Portraits of Wildflowers

Perspectives on Nature Photography

Archive for November 2012

A lot going on here

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1) The yellow flower head that has lost its rays is goldeneye, Viguiera dentata.

2) The plant with the questing red tendril that has managed to catch hold of the goldeneye and seems to be straining back to reel it in is a greenbrier vine, Smilax bona-nox.

3) The long daubs of bright red-orange in the background are the leaflets of a prairie flameleaf sumac, Rhus lanceolata, at its colorful peak. More about that next time.

The date was November 20, and this photograph came at the end of four hours spent photographing, mostly on the prairie, but by the time I took my last pictures of the day I was close to home on an undeveloped property behind Seton Northwest Hospital.

For those of you who are interested in photography as a craft, points 1, 2, 5, 12, 15 and 16 in About My Techniques are relevant to this photograph.

© 2012 Steven Schwartzman

Written by Steve Schwartzman

November 30, 2012 at 6:20 AM

A closer look at bushy bluestem

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Here’s a closer look at the bushy bluestem, Andropogon glomeratus, that I found growing at the Riata Trace Pond in northwest Austin on November 8.

For more information about the wet-ground-loving Andropogon glomeratus, including a map showing the many places in the United States where it grows, you can visit the USDA website.

© 2012 Steven Schwartzman

Written by Steve Schwartzman

November 29, 2012 at 1:00 PM

Bushy bluestem

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One of the most attractive native grasses in the fall is bushy bluestem, Andropogon glomeratus. The plant thrives in damp or even wet soil, so it’s often seen along the edges of lakes and creeks. In this case, the water in the background was from the Riata Trace Pond in northwest Austin, during the same session on November 8 that brought you a picture of another (and smaller) appealing grass, silver bluestem.

To see the many places where the wet-ground-loving Andropogon glomeratus grows, you can visit the BONAP website (use your browser’s Zoom In command to enlarge the maps).

© 2012 Steven Schwartzman

Written by Steve Schwartzman

November 29, 2012 at 6:21 AM

Oh, those native grasses

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Here’s a native grass, Schizachyrium scoparium, that’s known as little bluestem. That color name aside, slender sections of this grass often turn red in the fall. This picture, which I sat on the ground and leaned over to take, is from the same October 29 session in northwest Austin that brought you the photograph of a ladies’ tresses orchid.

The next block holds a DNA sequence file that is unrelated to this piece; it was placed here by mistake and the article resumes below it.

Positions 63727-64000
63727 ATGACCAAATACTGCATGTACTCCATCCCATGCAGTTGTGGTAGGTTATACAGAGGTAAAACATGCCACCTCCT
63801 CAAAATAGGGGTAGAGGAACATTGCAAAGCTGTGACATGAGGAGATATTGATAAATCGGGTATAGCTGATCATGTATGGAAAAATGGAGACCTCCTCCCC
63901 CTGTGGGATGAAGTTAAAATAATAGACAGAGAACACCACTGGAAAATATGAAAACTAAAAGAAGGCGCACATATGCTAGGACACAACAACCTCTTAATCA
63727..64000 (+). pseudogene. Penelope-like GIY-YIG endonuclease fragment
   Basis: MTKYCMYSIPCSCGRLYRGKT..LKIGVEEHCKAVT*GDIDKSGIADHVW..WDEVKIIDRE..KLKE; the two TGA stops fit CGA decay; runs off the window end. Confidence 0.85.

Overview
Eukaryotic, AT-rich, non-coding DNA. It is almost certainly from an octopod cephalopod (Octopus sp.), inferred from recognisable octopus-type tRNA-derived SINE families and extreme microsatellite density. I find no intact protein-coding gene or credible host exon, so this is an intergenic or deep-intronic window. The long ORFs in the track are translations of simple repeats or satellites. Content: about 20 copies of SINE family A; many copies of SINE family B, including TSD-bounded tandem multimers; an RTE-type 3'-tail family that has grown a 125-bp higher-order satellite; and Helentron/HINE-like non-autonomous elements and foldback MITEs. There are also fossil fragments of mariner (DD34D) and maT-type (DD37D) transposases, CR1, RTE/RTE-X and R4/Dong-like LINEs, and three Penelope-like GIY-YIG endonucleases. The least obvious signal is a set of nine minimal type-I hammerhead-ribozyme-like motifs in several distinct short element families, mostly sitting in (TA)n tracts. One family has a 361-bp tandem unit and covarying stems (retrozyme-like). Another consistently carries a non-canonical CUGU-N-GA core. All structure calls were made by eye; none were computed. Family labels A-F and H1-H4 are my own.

© 2012 Steven Schwartzman

Written by Steve Schwartzman

November 28, 2012 at 6:13 AM

One of our mistflowers

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From late October into November this year, the Ageratina havanensis in Austin got passionate about putting out flowers. This close floral view of the bush that is called mistflower, shrubby boneset, and Havana snakeroot comes from northwest Austin on November 4.

In the United States Ageratina havanensis apparently grows only in Texas, with Austin being on the far eastern edge of its range; at least that’s what the USDA map shows. The species name havanensis implies that this plant was first identified in Cuba, and it grows natively in Mexico as well, so this is one of those cases where Texas provides the northernmost habitat for a tropical or at least subtropical species.

As for the title of today’s post, let me add that people have given various plants in the genera Eupatorium, Ageratina, and Conoclinium the common name mistflower.

© 2012 Steven Schwartzman

Written by Steve Schwartzman

November 27, 2012 at 6:12 AM

Not a snail

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As I walked in Lockhart State Park on November 3rd, I eyed the bright red fruit of some Carolina snailseed, a common vine in central Texas. Then I thought I saw a tiny snail some distance away on another vine, Clematis drummondii, and I was taken with the idea of a snail near some snailseed. When I got closer, though, I quickly saw that the snail wasn’t a snail. No, it was clearly the larva of an insect, but I had no idea what kind. I e-mailed Val Bugh (thanks, Val) and she told me it’s probably Labidomera clivicollis, a milkweed leaf beetle. Call this critter one strange dude if you like: I don’t think it will object, and I won’t either.